Risk- A Risky Business
Last week I did a discussion piece based on a Telegraph article, headlined- RAF contractor sues Physiotherapist he claims left him paralysed. It raises the important subject of risk in manual therapy.
Risk is defined as a situation involving exposure to danger. Risk involved in pretty much anything including all elements of medicine. To me, if a treatment modality has the potential to do good, you have to accept it has the potential to do harm as well. Of course, some techniques, surgeries or medications will carry more risk than others, or pose more risk to one individual and their circumstances than they will to another. Managing this risk is part of what makes one healthcare provider more professional than another.
Risk of Cervical Manipulation
The main subject of the court case in the above article was repeated cervical manipulation performed by a physiotherapist. in 2010 there was a systematic review of all of the evidence around the risks of manual therapy. It concluded that the risk of serious adverse effect following spinal manipulation was 1 patient in every 50,000-100,000. This stat includes adverse effects following chiropractic and physiotherapy spinal manipulations as well as osteopathic. In isolation, it is hard to understand those figures but we can get a sense of how risky it is by comparing it to other options.
From this week’s clinic board you can see that adverse effects of spinal manipulation are comparatively low risk compared to deaths by road traffic accidents, neck surgery and even the long term risks of taking anti-inflammatory medications for arthritis.
Many assume that because treatments such as anti-inflammatories are very common that makes them a safe long term option. It is important to say, that anti-inflammatories are in many cases the best and most appropriate treatment for many complaints. But because they are a common treatment option it does not mean that they come without risks. Death from long term use of anti inflammatories affects 1 per 1000 patients in the UK per year, meaning the risk of death is significantly higher than the risk of adverse effects following spinal manipulation. It isn’t the fairest comparison as long-term anti inflammatory use most likely relates to one or more daily over several months/ years and it’s unlikely that someone will daily spinal manipulations over the course of years. If they did there is unlikely to be sufficient statistical evidence to draw any meaningful conclusions from it.
Risks worth taking
Every treatment should be considered in terms of risk/ benefit. Short term use of anti inflammatories for an acute neck pain, headache or other ailments is likely to be much lower risk than the majority of the things listed in the table above. Ultimately if the potential for benefit out weighs the risk and the patient is informed, giving their consent most treatments can be justified. Nowadays elective surgeries like joint replacements are performed on a quality of life basis- is the need for the operation great enough to justify the risk or the operation and the side effects of the anaesthetic. If the answer is yes and it is affordable, then the likelihood is that the operation can be performed.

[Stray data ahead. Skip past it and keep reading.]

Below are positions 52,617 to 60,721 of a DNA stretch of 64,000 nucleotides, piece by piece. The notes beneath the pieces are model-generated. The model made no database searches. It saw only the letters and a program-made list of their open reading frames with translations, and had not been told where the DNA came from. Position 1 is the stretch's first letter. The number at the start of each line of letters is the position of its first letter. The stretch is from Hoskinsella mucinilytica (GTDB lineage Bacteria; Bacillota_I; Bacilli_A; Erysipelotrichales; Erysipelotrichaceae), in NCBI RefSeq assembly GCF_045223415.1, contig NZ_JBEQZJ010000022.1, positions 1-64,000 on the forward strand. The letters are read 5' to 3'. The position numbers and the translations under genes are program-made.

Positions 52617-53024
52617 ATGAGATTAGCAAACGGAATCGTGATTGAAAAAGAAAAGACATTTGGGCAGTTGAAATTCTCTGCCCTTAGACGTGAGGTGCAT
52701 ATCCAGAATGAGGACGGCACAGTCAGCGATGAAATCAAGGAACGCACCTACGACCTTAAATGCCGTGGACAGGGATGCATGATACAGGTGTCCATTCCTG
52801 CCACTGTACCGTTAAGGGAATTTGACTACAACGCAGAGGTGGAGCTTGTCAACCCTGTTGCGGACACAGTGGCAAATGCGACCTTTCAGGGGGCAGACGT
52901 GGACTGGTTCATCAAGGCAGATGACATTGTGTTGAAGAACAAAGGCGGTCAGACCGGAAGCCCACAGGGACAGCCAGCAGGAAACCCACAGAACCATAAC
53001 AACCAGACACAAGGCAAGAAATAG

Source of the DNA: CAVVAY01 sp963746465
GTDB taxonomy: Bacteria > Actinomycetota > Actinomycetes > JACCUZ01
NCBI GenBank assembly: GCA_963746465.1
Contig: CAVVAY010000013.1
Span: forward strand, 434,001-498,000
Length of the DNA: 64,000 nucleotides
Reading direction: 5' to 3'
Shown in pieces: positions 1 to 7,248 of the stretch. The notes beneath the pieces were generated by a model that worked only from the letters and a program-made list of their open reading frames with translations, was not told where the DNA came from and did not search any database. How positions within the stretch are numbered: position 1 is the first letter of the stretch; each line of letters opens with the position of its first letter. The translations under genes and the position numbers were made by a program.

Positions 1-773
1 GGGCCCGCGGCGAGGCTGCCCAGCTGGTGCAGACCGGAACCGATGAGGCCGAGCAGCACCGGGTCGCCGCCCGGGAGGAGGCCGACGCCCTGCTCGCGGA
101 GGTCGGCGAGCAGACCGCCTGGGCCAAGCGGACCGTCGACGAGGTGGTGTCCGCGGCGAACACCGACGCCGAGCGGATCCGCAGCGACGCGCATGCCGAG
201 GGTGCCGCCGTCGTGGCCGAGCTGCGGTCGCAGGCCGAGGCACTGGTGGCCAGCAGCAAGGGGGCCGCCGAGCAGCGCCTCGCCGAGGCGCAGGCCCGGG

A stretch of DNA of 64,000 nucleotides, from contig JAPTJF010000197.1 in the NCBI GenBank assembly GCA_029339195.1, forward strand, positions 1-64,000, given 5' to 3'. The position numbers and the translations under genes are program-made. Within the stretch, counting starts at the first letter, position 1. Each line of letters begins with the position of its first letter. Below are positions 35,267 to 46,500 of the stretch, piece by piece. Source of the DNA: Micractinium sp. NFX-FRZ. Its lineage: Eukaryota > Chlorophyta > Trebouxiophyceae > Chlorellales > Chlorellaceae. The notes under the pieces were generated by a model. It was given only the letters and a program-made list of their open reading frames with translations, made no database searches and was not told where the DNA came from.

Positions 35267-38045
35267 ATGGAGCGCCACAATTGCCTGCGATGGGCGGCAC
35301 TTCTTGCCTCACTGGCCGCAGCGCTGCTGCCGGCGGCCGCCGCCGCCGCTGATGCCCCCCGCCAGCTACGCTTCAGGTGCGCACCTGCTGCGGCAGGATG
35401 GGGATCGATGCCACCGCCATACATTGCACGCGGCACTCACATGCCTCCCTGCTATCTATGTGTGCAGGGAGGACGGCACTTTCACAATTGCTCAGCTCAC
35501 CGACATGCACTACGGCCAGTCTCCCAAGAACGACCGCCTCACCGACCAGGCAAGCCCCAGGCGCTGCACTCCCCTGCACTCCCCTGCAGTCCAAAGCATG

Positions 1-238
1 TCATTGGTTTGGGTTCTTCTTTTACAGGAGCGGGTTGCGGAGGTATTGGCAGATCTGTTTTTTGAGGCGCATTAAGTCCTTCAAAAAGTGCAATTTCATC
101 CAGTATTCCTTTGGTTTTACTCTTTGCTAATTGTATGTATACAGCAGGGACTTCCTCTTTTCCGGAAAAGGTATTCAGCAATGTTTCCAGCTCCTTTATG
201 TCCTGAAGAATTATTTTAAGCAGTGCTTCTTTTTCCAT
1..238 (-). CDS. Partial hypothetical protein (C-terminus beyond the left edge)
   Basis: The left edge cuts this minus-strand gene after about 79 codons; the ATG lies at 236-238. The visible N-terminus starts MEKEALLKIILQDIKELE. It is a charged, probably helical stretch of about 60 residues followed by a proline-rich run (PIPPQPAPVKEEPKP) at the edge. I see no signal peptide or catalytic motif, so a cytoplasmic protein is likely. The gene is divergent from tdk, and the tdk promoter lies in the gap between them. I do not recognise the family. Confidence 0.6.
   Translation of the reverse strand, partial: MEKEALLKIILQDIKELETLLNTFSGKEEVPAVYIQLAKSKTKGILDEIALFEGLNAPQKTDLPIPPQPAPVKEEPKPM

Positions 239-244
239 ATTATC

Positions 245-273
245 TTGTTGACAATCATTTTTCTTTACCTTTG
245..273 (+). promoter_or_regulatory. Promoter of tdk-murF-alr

In my clinic when choosing what technique to use with a particular patient you have to start with what is indicated. Ask “what is this patient’s problem?”. If it is a restricted joint I would ask myself, what techniques do I know that might help increase the range of movement. These techniques will carry their own positives and negatives. COnsiderations might include, risk, patient comfort in the technique, a time taken to perform the technique, practitioner proficiency at that given technique and vitally important are the patient’s circumstances. If a patient has poor underlying health or particular conditions, the risk of using certain techniques will increase dramatically. Personally, I wouldn’t use HVT manipulation techniques on someone who has osteoporosis, a condition that undermines the strength and integrity of the bones.
How techniques are performed can also change the risk of serious adverse effects. For example, some osteopaths might do the same techniques as me, but use more force in the application of them. This is likely to increase the risk of some effects, mild or serious. I try to be as conscious of patient comfort through all my appointments. Treatment doesn’t have to be painful to be effective, and pain does not necessarily equal gain. I will only ever use the amount of force that I think will be effective without compromising the patients’ safety or comfort and this discretion is what I think makes me both safe and effective as a practitioner.
Remember- “professionalism is knowing how do do it, when to do it and doing it”- but also knowing when NOT to do it.
Ultimately anything that has the potential to help in my opinion has the potential to do harm. It is the identification, mitigation and management of these risks that helps reduce risk and improve safety. Always ask about the risks if your therapist doesn’t inform you of them. Its their obligation to inform you of them, whether they are a GP, dentist, physio, osteopath or any other healthcare professional. Get informed ans stay safe!